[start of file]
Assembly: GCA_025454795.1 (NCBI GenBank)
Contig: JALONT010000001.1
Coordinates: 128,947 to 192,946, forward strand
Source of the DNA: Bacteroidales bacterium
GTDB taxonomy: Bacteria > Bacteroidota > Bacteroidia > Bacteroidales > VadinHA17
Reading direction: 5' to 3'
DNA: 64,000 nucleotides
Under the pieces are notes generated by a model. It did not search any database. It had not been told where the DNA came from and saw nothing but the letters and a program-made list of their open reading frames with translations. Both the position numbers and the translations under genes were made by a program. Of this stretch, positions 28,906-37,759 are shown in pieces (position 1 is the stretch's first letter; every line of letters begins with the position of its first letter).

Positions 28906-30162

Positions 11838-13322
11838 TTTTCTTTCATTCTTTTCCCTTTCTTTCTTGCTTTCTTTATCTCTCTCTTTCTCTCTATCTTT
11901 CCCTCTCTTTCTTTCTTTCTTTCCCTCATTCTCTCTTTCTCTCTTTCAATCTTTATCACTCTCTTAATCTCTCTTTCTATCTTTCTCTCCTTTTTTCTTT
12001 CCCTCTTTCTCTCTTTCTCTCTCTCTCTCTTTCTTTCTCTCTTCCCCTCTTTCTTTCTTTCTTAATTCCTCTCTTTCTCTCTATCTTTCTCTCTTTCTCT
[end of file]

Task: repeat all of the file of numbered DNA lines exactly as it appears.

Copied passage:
Assembly: GCA_025454795.1 (NCBI GenBank)
Contig: JALONT010000001.1
Coordinates: 128,947 to 192,946, forward strand
Source of the DNA: Bacteroidales bacterium
GTDB taxonomy: Bacteria > Bacteroidota > Bacteroidia > Bacteroidales > VadinHA17
Reading direction: 5' to 3'
DNA: 64,000 nucleotides
Under the pieces are notes generated by a model. It did not search any database. It had not been told where the DNA came from and saw nothing but the letters and a program-made list of their open reading frames with translations. Both the position numbers and the translations under genes were made by a program. Of this stretch, positions 28,906-37,759 are shown in pieces (position 1 is the stretch's first letter; every line of letters begins with the position of its first letter).

Positions 28906-30162

Positions 11838-13322
11838 TTTTCTTTCATTCTTTTCCCTTTCTTTCTTGCTTTCTTTATCTCTCTCTTTCTCTCTATCTTT
11901 CCCTCTCTTTCTTTCTTTCTTTCCCTCATTCTCTCTTTCTCTCTTTCAATCTTTATCACTCTCTTAATCTCTCTTTCTATCTTTCTCTCCTTTTTTCTTT
12001 CCCTCTTTCTCTCTTTCTCTCTCTCTCTCTTTCTTTCTCTCTTCCCCTCTTTCTTTCTTTCTTAATTCCTCTCTTTCTCTCTATCTTTCTCTCTTTCTCT